Author: Joe Mander

By Joe Mander

Bristol County Asylum

Today this former asylum is owned by the University of West England (UWE) and is home to hundreds of students who studying medical courses. With various hospital wards and beds – all of these are mockups used for training but fortunately the university have retained many features of the 140 year old building. St Peter’s…

View More
By Joe Mander

St Cadoc’s Hospital

Officially opened in January 1906, St Cadoc’s Hospital is one of few original asylum buildings which is still used today. Although the majority of the site is sitting unused, mental health services for children, adults and the elderly are still provided on site, including in some of the original wards. In 1891 Newport was constituted…

View More
By Joe Mander

Rauceby Asylum

In 1889 Kesteven became its own authority and was required by law to have any asylum so the search began to find a suitable site for building one. Sixteen sites were shortlisted and the land at Rauceby was the cheapest so the 112 acre site was chosen. Five different architects were asked to submit designs,…

View More
By Joe Mander

Upnor Magazines

The former Royal Navy Ordnance Depot has been based here since the late 17th century, used to store and prepare munitions for the naval ships laid up on the River Medway at Chatham.  Situated opposite Chatham Dockyard the depot was an important part of the daily activity at the dockyard and due to its location…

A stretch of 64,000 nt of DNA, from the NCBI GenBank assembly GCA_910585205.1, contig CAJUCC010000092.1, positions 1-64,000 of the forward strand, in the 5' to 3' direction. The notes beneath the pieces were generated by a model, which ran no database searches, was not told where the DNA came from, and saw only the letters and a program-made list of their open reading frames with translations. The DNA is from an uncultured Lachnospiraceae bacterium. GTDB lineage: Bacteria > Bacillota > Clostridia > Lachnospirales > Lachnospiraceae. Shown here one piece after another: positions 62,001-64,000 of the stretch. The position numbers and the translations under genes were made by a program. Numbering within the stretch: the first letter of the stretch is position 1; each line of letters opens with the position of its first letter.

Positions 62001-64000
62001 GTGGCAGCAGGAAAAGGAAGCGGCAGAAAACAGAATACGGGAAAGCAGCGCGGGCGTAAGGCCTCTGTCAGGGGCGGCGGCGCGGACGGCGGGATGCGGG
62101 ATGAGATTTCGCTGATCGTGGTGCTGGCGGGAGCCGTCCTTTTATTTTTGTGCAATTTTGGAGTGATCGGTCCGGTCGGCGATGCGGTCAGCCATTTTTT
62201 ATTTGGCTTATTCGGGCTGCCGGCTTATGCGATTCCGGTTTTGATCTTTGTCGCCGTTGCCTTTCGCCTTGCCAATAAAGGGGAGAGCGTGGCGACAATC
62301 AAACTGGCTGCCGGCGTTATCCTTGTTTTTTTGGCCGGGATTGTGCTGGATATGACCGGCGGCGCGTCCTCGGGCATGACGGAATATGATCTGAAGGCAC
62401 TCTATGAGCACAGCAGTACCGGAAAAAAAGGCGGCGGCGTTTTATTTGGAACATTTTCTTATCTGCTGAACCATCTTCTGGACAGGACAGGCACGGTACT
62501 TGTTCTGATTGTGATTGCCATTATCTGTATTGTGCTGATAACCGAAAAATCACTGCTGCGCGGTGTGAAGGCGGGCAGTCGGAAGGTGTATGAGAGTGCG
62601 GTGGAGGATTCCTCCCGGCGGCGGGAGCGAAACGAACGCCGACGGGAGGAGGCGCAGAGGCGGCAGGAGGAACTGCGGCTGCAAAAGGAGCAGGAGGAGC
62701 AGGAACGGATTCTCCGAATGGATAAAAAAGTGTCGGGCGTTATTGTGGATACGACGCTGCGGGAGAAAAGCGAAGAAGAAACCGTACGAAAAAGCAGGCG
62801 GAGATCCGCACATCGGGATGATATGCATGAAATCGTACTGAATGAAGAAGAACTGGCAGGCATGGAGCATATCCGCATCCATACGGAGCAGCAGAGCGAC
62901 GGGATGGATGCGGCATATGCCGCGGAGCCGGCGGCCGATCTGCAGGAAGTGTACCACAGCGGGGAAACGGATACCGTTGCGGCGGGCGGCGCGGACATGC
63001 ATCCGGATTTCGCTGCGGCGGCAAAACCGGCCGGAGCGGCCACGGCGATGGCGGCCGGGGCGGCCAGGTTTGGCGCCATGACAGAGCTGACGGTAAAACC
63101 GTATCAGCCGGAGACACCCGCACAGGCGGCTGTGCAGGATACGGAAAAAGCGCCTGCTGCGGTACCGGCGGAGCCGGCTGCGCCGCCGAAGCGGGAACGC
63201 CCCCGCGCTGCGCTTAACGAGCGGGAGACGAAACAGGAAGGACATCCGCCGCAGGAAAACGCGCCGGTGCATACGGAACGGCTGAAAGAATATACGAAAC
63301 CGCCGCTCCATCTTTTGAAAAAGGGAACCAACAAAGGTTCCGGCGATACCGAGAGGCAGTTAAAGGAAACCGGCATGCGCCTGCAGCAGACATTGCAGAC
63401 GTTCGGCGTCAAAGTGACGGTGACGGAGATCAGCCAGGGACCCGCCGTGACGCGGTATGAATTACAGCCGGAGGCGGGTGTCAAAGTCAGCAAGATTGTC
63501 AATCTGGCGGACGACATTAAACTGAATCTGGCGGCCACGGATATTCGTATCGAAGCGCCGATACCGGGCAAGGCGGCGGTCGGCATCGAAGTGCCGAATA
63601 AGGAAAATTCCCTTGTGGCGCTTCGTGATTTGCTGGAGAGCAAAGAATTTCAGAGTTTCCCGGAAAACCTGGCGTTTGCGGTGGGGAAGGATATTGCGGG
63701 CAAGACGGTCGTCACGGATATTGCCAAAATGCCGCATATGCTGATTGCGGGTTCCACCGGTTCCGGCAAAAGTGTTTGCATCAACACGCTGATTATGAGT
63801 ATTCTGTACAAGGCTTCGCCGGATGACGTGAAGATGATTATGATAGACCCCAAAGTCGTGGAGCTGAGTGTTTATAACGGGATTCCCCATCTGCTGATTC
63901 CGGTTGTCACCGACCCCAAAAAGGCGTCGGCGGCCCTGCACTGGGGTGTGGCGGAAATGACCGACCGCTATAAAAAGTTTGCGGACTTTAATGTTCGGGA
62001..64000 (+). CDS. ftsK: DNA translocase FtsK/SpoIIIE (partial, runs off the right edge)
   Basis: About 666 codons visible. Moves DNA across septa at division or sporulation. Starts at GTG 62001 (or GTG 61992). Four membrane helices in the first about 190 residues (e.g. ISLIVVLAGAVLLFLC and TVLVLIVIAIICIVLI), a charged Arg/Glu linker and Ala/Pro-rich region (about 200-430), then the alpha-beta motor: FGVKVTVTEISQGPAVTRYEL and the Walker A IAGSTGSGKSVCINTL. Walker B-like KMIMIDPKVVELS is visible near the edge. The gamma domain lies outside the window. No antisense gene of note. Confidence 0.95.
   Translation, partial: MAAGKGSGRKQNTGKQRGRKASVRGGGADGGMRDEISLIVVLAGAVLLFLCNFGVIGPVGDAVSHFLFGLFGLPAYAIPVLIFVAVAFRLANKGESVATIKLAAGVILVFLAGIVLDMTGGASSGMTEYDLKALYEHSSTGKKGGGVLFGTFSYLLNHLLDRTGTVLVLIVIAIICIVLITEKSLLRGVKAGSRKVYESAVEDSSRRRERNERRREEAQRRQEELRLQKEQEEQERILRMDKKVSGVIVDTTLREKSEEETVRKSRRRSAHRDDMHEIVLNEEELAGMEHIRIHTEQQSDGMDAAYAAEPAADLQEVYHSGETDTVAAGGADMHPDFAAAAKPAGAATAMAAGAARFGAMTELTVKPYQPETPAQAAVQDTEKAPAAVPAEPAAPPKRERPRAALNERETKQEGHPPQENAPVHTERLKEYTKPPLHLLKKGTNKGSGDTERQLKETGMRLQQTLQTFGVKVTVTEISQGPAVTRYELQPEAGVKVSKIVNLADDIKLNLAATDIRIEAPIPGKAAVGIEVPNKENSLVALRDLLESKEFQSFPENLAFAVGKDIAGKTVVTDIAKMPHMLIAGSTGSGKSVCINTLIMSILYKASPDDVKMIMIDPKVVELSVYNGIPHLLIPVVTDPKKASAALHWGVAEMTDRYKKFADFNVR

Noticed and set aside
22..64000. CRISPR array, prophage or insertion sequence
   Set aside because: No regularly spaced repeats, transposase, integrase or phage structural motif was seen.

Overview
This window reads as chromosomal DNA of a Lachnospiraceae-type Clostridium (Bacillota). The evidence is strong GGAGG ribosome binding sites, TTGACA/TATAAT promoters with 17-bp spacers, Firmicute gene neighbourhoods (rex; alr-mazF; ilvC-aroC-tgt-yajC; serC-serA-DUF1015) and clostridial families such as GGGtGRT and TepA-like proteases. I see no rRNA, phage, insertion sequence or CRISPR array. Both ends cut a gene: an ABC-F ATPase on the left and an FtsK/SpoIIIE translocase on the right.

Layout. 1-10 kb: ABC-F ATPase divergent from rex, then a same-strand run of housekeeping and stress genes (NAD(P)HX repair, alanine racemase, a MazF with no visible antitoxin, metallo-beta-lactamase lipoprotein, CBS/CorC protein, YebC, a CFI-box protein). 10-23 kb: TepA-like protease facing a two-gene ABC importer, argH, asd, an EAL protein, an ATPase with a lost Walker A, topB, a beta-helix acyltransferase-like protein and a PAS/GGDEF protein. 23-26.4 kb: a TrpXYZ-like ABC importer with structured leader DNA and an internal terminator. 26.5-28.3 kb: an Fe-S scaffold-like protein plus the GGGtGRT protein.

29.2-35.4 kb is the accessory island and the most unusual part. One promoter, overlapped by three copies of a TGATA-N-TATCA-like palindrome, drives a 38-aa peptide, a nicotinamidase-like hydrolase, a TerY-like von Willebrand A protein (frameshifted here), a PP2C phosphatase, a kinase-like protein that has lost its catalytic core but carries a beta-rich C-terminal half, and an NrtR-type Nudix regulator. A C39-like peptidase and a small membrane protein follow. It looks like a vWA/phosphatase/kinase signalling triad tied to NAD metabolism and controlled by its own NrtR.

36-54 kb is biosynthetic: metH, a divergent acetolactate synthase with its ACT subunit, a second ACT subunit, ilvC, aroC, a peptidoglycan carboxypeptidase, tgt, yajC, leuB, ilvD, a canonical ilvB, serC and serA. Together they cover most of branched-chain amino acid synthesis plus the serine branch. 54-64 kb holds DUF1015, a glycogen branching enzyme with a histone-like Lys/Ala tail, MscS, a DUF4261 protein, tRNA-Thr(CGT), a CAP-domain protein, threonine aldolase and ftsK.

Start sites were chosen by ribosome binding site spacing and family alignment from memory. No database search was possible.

View More
By Joe Mander

East Tilbury Battery

Situated just half a mile away from Coalhouse Fort, East Tilbury Battery, was constructed from 1887-93 and supplemented Coalhouse Fort as part of the Thames’ coastal defence system. It housed six breech-loading guns, mounted on disappearing carriages. There was two 10-inch guns in the centre, and two pairs of 6-pdr guns on either flank. At…

View More
By Joe Mander

Cefn Coed Hospital

Cfen Coed Hospital, in Swansea, is one of few original asylum buildings to still be in use today. It was also one of the last to be built following delays caused by the First World War which led to a shortage of materials and labour. Construction started in 1928 and the asylum was completed in…

View More
By Joe Mander

Heatherwood Hospital

Heatherwood Hospital, in Ascot, has been in use for over a century. Construction started in early 1920’s for a hospital to care for the children of servicemen from the First World War. The first patients were admitted in May 1922 and the hospital was officially opened by the Duke of Connaught in the following year….

View More
By Joe Mander

Headley Court DMRC

Headley Court Defence Medical Rehabilitation Centre (DMRC) was once one of the leading rehab centres in the UK. The 58-bed facility helped injured servicemen and women with rehabilitation and prosthetics and even went on to treat veterans. Corporal Andrew Garthwaite, was the first person in the UK to receive a mind-controlled prosthetic limb and spent…

View More
By Joe Mander

Belsize Park Deep Shelter

As bombings intensified during the Second World War the Government embarked on a programme of constructing deep level air raid shelters beneath the streets of London, usually near underground stations. This one has some 210 steps before you reach the bomb-proof tunnels where up to 8,000 people would have sheltered. Due to the challenges of…

View More
By Joe Mander

Excalibur Estate

Following intense bombing during the Second World War, Londoners were in need of new homes – and fast. The solution adopted by the Government was a unique scheme which saw temporary homes being built in factories, sometimes by prisoners of war, to speed up the construction process. 1,500 homes were destroyed in Lewisham in the…

View More